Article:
Heavy Lifting - thoughts and web finds by an economist
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Monday, July 09, 2007
From today's Chronicle of Higher Education:
Closer Look at Alumni Giving Finds Ulterior MotivesThe premise is interesting and if the results are true (no reason to doubt them at this point) suggest that the perception on the part of parents is that prestigious schools do make a trade off between money and student quality. Whether the perception is true is not necessarily material to the problem - if parents think that a little dough will grease the wheels for Sally's 2.9 GPA in high school, then mom and dad will grease away. If the grease doesn't really change the odds of Sally's admission, is it in the best interest of the school to advertise as such? On one level, it would seem not.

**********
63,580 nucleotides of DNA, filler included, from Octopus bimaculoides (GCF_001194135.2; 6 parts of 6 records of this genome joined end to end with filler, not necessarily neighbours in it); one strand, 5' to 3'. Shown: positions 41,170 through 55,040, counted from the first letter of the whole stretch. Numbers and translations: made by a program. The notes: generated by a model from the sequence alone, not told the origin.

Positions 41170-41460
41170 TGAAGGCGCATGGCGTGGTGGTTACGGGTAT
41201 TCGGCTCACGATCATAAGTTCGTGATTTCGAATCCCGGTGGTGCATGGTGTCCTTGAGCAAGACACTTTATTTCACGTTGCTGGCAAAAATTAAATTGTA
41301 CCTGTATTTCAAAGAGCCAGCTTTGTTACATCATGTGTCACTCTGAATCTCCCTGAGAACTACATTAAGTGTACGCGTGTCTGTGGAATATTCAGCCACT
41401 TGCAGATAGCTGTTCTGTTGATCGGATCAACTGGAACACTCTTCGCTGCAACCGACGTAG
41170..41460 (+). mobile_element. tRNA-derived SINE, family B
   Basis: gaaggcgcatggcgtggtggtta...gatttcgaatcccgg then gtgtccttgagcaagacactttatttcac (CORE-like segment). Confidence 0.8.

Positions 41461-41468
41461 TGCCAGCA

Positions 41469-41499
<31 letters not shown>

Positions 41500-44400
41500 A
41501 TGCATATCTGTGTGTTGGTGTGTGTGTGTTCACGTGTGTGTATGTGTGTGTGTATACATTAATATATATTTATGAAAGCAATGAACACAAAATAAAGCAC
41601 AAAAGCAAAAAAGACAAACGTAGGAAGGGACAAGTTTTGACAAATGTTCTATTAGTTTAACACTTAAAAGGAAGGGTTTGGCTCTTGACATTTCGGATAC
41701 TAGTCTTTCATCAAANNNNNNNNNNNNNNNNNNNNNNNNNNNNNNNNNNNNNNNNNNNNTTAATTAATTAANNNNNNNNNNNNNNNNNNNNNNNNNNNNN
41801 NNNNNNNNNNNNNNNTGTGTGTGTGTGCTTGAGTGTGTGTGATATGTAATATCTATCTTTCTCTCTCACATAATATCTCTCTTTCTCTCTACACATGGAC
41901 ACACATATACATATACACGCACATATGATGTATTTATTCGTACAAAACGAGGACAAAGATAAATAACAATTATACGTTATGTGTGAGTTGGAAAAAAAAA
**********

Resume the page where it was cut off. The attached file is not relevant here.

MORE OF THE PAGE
This is my kind of paper and one of the reasons I find economics so interesting and, yes Virginia, so much fun.
I suspect that donations to a university actually do increase the likelihood of one's children being accepted. I would be interested in seeing further research into how donations affect acceptance (controlling for other variables). Specifically, I would be interested in the trade off between merit-based measures and donations. For example, how much does it cost to offset one grade point?Post a Comment
The data collected for this project would be a big step in answering this question.
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